Trainer Mark Walford continues to make an impact up north

Trainer Mark Walford continues to make an impact up north

THE highlight of last week was winning on Big Sound on Thursday at Uttoxeter.  Despite the name he is a great little horse so it was hugely satisfying to win for many reasons.

Mark Walford is in his second full season as a trainer and he is doing a fine job.  He is one of the best up and coming trainers around; he is going from strength to strength.

I’ve ridden several different horses for him so it is nice to be part of that. It reminds me of being involved with John Quinn and Neil Mulholland too before they got established.  Mark is a very good trainer up north, but the win on Big Sound was brilliant too because of the owners involved.

Keith Hanson is a friend of Mark’s dad, Tim.  Keith left racing years ago to set up his own transport company so it is lovely to see that he has never lost his love for the sport.

Now he is in the nice position of being able to buy a horse for the sheer enjoyment.  When most people buy a horse they aren’t doing it specifically to make money.  They just love the thrill of having a runner – to see if they will be good enough to win the races to which they are entered.

Big Sound is definitely giving them plenty of enjoyment.  In horse terms he isn’t very big, but he has now won over fences and hurdles.  Keith is very hands on and the fact that his family were there made the whole day special.

Keith is very realistic he knows the sport and he just seems to enjoy every minute.  It is brilliant to have a winner for somebody like that.

With Mark who knows what will happen in the future?  There is a great sense of involvement at his yard.  People aren’t afraid to put their voice forward and the help he receives from his mam and dad is vital too.

In a way their input allowed him to start halfway up the ladder, but at the moment I’m taking great pleasure and satisfaction working with him.

I always seem to be digging and digging, that is just the way it is at the moment.  Last week was quiet enough overall so that success made things a little easier.

Perhaps if it was in the middle of winter when I’d be doing 2,000 miles a week I wouldn’t have the time to appreciate this type of a victory, but it is important too to enjoy the wins.

Now I just hope that Big Sound can build on the performance.  The race was a step up for him so it will be interesting to see if he can go a small bit higher again.

The main focus this week will be on Royal Ascot.  I’m looking forward to watching it.  Really it is the Cheltenham of flat racing.

What is interesting is the fact that horses are being sent over from America and South Africa for it.  The prize money isn’t as good here compared to there.  Owners and trainers simply want the prestige of having a winner at Royal Ascot.  That is a good thing.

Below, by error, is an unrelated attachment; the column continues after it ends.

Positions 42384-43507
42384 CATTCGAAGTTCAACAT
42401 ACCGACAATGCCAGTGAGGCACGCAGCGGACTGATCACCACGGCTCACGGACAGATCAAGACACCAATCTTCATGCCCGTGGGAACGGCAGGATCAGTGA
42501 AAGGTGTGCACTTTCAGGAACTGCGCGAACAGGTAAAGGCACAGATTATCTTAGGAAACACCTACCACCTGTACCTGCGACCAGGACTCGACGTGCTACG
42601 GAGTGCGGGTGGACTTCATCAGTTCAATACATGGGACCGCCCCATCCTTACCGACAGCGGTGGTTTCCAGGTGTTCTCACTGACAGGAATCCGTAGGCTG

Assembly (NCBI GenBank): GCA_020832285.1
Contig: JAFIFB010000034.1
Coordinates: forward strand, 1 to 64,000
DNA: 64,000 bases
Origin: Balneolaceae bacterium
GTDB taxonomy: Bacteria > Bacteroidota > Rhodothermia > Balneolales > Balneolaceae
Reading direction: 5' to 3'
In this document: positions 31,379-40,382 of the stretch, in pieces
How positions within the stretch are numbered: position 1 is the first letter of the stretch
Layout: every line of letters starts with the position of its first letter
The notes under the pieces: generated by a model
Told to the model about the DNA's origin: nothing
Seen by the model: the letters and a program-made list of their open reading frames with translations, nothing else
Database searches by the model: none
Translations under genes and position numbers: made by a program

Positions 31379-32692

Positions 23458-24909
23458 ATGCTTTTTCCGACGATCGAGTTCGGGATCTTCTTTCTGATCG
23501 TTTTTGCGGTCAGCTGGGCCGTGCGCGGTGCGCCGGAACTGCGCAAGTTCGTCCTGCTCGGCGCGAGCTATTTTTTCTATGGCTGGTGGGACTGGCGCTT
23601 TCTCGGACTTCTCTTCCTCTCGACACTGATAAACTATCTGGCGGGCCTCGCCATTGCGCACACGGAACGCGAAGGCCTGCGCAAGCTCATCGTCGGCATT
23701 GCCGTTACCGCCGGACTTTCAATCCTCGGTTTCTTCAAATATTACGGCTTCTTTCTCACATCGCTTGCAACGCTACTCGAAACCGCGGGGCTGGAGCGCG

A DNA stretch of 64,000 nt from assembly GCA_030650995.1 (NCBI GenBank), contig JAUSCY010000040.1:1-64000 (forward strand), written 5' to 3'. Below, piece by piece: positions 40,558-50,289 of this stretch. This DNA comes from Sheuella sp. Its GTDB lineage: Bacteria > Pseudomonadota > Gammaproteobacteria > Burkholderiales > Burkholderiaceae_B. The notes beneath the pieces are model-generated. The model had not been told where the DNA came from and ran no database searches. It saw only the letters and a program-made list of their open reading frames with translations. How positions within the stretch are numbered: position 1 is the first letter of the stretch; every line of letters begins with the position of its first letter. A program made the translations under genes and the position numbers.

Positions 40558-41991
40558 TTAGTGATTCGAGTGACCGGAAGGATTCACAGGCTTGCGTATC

There is so much emotion still in horse racing.  Watching Saturday night’s documentary about Henry Cecil and his bond with Frankel showed how much the game means to people.

On Monday I drove to Lambourn to school a horse.  I did it for free because my hope would be that something good will come out of it for me in the future.

Watching the Henry Cecil story was a reminder of how special racing can be.  It all seemed to go a bit quiet for Henry Cecil until Frankel popped up.  Sometimes you just get an attachment with a horse.

You can’t even explain why.  I remember as a young lad in Mattie O’Toole’s yard a horse called Tame Deer.  He had bad joints, but he was a little star, he had a massive engine.  I grew an attachment when I started in the yard as an 11 year old.  When I left as a 15 year old I found it very difficult.

Over here Kings Quay was another horse.  He was such a character.  He was a horse that lacked in confidence, but like a human when he got confident he became cocky.  I won a lot of races on him including a big handicap on Grand National Day at Aintree.

Then I had great success on Midnight Chase for Neil Mulholland, who believed in the horse.  Mainly because he believed in the horse so much I grew increasingly attached to the horse.

I hope to continue getting a few rides on the flat in the next few weeks.  At the moment it is difficult for jump jockeys.  There might only be 40 or 50 races in the week and you might have up to 100 jockeys looking for a ride.

Being quiet can have some advantages for instance last weekend my mum was able to come over.  So it was nice to spend time with her and Aoife.

For the rest of the summer I will keep doing what I’m doing.  I might even go over to America once or twice too.  It is something I did a couple of years ago.

I could go for a weekend.  The money is better; I was there for a £800,000 jump racing card.  The racing takes place in the middle of a Festival setting with bands playing.  It is a bit different, but it was an unbelievable experience.